Over the last few weeks, we’ve been talking about updates to WRAP materials and content. First, we looked at the big picture. Then we zoomed in on visual changes. This week, let’s talk about the WRAP content and how it’s evolving to keep pace with the WRAP community’s needs.
First, be assured that certain things about WRAP will never change: the key concepts, the values and ethics, the wellness toolbox, and the six sections of WRAP, to name a few. What will change over time is our growing understanding of how to best support people in developing their wellness—what works well and what isn’t as supportive. We’ve received extensive input from the community about what you need from WRAP, and we’re incorporating that valuable knowledge into updates to our books and other products.
- You asked for broader examples to help you develop and maintain your WRAP. Many lists of ideas are woven throughout the WRAP books to spark your thoughts and imagination about what you may want to include in your WRAP. We’ve also incorporated more perspectives to offer even more ideas based on a range of experiences—from both new and seasoned WRAP users from many different walks of life. We always encourage folks to attend a co-facilitated WRAP group in their area when possible, largely because this is where the magic of shared experiences happens. But when that’s not possible, we hope these expanded examples will help you think creatively about your wellness.
- You asked for more trauma-informed language. In some of our older materials, terms such as “symptoms” and “diagnoses” were still hanging around, and many WRAP users found it uncomfortable to come across these words. As we update books, facilitator materials, and other products, we’re getting rid of those terms to make sure the WRAP values and ethics clearly shine through. Many of you have also shared that the term “triggers” is violent and brings up uncomfortable imagery, and we’ve seen that the trauma community has been moving away from that word for many years. To honor this shift, we’re replacing the term “triggers” with “stressors” in our printed materials. As with any part of WRAP, you can always use whatever words and ideas work for you; there’s no wrong way to create your WRAP.
- You asked for more diversity. In stories and examples throughout the WRAP books, we’ve been very purposeful about including ideas, thoughts, and examples from a broader range of people to reflect the richness of the WRAP community—people of all genders, cultures, ages, and identities from the United States and internationally. As much as we tried to include a wide variety of voices, there’s always room for more. We’d love to hear about your experiences and perspectives, and you may see some of them included in future updates, facilitator materials, and articles on this website. Send your ideas to me at firstname.lastname@example.org or share them on our Facebook page.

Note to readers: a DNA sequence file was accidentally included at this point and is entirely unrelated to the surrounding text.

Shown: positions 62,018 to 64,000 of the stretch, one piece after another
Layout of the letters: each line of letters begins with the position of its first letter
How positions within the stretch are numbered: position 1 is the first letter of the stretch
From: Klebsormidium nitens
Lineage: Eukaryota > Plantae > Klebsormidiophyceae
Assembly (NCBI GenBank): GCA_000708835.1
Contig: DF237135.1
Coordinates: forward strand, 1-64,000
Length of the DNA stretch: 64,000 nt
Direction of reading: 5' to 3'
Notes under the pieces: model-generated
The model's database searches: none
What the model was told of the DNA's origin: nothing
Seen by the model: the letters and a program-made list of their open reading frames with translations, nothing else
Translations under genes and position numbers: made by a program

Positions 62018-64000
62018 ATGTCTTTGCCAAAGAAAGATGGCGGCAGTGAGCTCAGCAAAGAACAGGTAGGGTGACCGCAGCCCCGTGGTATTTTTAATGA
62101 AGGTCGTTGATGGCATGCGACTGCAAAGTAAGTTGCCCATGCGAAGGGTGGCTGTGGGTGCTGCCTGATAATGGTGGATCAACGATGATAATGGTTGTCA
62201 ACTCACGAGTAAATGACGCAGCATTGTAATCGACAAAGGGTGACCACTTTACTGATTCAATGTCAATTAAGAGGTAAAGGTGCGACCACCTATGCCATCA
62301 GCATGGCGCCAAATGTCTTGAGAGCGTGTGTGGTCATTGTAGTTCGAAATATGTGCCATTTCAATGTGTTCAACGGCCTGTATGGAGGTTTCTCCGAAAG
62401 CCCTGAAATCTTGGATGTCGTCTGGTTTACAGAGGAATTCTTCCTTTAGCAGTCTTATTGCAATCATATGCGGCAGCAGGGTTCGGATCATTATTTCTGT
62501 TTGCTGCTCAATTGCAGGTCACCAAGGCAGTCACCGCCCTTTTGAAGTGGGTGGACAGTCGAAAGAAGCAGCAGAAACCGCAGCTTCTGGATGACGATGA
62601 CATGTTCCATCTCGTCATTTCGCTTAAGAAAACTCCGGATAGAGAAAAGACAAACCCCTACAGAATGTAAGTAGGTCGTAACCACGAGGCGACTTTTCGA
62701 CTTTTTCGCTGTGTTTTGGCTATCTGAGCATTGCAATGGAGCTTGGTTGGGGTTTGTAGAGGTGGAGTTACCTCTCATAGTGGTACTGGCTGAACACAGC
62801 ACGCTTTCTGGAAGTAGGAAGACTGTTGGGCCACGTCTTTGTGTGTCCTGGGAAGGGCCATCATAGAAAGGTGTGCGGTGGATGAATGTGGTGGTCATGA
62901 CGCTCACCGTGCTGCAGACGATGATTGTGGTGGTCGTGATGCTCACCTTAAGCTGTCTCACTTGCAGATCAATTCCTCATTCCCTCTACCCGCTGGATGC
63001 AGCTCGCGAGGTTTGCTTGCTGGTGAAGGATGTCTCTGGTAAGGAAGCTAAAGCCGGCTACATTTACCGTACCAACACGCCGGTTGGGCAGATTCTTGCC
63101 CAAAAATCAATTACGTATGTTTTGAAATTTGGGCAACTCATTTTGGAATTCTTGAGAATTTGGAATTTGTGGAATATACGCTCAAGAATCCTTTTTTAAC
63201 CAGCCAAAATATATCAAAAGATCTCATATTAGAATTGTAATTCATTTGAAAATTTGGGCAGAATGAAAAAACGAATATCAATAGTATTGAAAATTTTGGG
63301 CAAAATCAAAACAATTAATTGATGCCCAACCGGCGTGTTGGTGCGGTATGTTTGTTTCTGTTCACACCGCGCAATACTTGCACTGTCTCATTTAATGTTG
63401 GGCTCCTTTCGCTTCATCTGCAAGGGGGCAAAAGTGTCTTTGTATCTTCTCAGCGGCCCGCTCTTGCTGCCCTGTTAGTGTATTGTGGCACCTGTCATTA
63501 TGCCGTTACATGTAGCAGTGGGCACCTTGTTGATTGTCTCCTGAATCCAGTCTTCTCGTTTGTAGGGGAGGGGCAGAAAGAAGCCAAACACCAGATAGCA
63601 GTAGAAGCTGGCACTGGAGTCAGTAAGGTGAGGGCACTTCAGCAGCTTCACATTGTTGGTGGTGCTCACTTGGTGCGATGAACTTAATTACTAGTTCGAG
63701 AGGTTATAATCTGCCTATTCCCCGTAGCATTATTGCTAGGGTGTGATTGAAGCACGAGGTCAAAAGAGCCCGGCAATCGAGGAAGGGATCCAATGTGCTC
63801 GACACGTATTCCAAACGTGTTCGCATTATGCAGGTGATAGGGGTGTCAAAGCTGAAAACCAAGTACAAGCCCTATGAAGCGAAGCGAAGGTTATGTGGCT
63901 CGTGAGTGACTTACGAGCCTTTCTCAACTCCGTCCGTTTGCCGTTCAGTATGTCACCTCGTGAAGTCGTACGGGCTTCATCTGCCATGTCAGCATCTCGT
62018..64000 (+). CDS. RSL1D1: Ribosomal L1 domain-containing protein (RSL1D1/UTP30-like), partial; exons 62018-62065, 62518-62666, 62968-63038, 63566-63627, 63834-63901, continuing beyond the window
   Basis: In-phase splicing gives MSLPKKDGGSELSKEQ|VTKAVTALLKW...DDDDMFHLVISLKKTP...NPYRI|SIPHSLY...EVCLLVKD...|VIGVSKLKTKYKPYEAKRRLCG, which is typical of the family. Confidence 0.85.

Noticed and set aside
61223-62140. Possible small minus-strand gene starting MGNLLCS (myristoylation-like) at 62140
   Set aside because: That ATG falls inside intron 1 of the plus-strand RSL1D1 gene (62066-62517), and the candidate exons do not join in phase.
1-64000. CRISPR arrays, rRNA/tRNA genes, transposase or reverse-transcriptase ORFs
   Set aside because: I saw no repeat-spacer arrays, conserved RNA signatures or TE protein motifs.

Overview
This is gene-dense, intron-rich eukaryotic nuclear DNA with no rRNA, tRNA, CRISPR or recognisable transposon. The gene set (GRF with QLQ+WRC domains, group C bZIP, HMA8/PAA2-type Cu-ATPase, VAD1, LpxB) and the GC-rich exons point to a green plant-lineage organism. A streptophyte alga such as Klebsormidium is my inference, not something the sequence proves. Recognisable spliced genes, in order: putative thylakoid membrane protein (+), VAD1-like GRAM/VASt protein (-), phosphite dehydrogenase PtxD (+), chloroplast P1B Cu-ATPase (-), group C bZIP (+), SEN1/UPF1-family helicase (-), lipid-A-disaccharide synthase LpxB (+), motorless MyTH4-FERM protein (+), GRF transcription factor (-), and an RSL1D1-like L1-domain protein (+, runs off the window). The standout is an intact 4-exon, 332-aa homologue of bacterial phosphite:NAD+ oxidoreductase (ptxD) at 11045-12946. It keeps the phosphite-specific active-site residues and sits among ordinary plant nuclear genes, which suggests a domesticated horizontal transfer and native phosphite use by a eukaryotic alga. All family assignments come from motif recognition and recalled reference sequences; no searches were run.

- You asked for more guidance. Particularly for people who are new to WRAP, it can be overwhelming to “wrap” your head around a new way of thinking about wellness. Along with more and more diverse examples, we’ve added more prompts to help you think through the key concepts of WRAP, your goals, and how to put WRAP into action in your everyday life. We’ve also added more “next steps” at the end of each book to help you make wellness a habit or daily practice—something many people have asked for more support with.
- You asked for content that stayed “evergreen.” Because we’re always learning more about health and wellness, and because technology advances so rapidly, printed materials can quickly become outdated. So, we’ve removed some of the fast-expiring content from our printed books, such as scientific information about sleep and diet, which constantly evolves. Instead, we will always post the most current factual information here on the website. The books now focus on time-tested concepts that won’t make the books feel outdated after a year or two. We want the books to serve you well for a long time in the future.
- You asked for more flexibility. WRAP is for anyone and any need. Many people struggled with how to adapt WRAP to diverse life circumstances and goals because it was designed from a mental health perspective. To meet this need, we kept WRAP the same but adjusted how we guide you through writing prompts and section titles; this makes it easier to fit in what’s important to you. For example, in the crisis plan, many people expressed that medication isn’t part of their plan, but they felt uncomfortable leaving that section blank. We’ve adjusted the headings in the crisis plan and the post-crisis plan so you can adapt them to your needs more smoothly. Also, many people expressed that the binder concept doesn’t work for them, so we now describe more choices and options for creating WRAP in different formats. As I mentioned last week, we’ve also redesigned the books to include much more space for notes and doodles.
Sometimes changes stir up feelings of doubt or discomfort. You may wonder whether this is still the WRAP you know or whether you’re going to like or dislike the changes. Remember that WRAP itself hasn’t changed, and it isn’t going to change. WRAP works, and there is no need to change something that isn’t broken. What we’re doing is making enhancements to make the content more accessible, adaptable, and useful for a wide range of people. As WRAP reaches more and more people, the needs of the WRAP community simply broaden, which is exciting for everyone. The goal is simply to make WRAP even more supportive of our community. This also means the WRAP you’ve come to know and love isn’t going anywhere!
Mary Jaffe is the Publisher for Advocates for Human Potential. She joined the AHP family in October 2017. She has been working in publishing and nonprofit publishing for over 30 years. Reach her at email@example.com with your questions, comments, and ideas!